Photographer Almond Chu crowdfunds book on Hong Kong protests
Chu's stylised images of demonstrators are both a comment on protesters' sheep-like behaviour and an attempt to increase Westerners' understanding of Hong Kong
Photographer Almond Chu Tak-wah wants to publish a book of images that reflect a deep cynicism about mass gatherings. Ironically, he is trying to summon a crowd, online, to help finance the expensive project.
MCCM Creations, his publisher, has put the cost of printing 300 limited-edition copies of Parade at around HK$225,000. Neither it nor Chu is willing to underwrite the project given the lack of demand for high-end photography books in Hong Kong. Crowdfunding, via a website called wemakeit.com, is their only hope.
Chu said he had never come across another Hong Kong artist who had used this method of raising funds before, but he thought he might as well give it a go since he had no other option for getting the book printed.
“Photography books cost a lot to print but Hong Kong is not a good place to sell them. People think they can get anything online and there’s no appreciation of the editing, the print quality and placement of images that go into these books,” he said.
Given the attention that Hong Kong received abroad because of last year’s "umbrella movement" protest, Chu is eager to consolidate his decade-long "Parade" series about local protests and get his message out. “I want people to take an interest in why Hong Kong is the scene of so many protests since the 1997 handover. I want them to look beyond the headlines,” he said.
The images each features a crowd of protesters made up of multiple clones of the same person, eyes hidden behind sunglasses and expression unreadable. They are seen against familiar scenes in Hong Kong and mainland China that refer to real protests which have taken place, such as the anti-Article 23 protest in 2003 and the battle to stop the demolition of Queen’s Pier in 2006. In one, copies of Chu himself are seen holding up yellow umbrellas in Tamar Park, Admiralty, outside the Hong Kong government headquarters. That did not indicate any sympathy with the protesters, he said.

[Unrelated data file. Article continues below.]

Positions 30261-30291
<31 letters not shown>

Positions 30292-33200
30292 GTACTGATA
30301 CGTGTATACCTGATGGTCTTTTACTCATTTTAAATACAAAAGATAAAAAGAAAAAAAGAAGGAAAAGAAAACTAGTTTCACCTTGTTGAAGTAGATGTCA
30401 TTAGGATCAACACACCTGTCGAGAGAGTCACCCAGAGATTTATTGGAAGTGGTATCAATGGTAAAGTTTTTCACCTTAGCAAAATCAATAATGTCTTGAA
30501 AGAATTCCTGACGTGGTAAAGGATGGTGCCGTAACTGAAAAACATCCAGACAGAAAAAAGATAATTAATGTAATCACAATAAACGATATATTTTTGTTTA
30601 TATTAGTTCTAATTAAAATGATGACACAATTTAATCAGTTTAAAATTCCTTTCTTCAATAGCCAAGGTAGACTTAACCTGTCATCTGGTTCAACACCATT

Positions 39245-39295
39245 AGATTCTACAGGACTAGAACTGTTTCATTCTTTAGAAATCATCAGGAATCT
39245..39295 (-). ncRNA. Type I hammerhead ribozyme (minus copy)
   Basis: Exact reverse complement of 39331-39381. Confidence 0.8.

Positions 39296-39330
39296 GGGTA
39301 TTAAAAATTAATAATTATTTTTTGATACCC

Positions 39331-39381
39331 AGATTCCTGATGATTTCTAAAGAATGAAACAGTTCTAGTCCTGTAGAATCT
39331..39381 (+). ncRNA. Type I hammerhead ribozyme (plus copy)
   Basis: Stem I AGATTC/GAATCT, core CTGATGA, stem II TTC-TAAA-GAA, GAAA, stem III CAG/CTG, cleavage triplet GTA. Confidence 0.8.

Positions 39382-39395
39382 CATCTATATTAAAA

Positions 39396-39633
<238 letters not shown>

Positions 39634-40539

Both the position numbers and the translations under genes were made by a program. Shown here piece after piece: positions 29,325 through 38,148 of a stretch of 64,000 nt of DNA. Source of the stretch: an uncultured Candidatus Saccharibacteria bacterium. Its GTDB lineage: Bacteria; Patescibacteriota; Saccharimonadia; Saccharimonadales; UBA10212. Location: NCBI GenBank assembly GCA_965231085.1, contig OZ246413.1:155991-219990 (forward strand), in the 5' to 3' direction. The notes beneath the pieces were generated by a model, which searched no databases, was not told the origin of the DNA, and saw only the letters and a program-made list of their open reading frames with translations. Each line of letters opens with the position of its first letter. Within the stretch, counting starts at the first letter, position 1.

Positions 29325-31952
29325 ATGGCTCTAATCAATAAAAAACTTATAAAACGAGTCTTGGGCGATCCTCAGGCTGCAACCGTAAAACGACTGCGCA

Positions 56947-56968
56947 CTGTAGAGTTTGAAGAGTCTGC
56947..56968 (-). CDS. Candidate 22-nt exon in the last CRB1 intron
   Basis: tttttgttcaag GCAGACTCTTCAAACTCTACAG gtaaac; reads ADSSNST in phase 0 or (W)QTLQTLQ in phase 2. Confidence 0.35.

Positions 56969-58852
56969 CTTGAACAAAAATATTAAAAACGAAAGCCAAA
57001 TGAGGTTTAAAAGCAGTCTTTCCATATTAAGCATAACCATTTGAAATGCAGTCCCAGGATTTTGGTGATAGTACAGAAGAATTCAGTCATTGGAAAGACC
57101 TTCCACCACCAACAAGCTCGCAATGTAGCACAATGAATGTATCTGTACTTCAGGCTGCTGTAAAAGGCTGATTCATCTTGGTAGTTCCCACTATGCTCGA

“It doesn’t matter who the model is. It is about the lack of individuality in protests and how people all behave like a herd of sheep. It doesn’t matter which side you are on,” he said.
A self-confessed non-voter, Chu said he hated and was suspicious of all politics. At the same time, he felt there was a lot of misunderstanding about Hong Kong and, in general, condescension towards the East by Westerners.
“I have used the protests as material but I am not commenting on the actual event. I just hope that foreigners will take a more reflective attitude towards Hong Kong,” he said.
So far, the crowd online is not particularly enthusiastic. By August 18, only 13 people had pledged sums, ranging from €6 to €780 – there are different categories depending on whether you want an e-postcard or the whole kit and caboodle - consisting of a very special edition of the book, a limited edition print, invitation to the opening party in Hong Kong and earlier books by Chu.
Out of the target of €26,000, Chu has raised €3,674 so far. The site is live until August 26.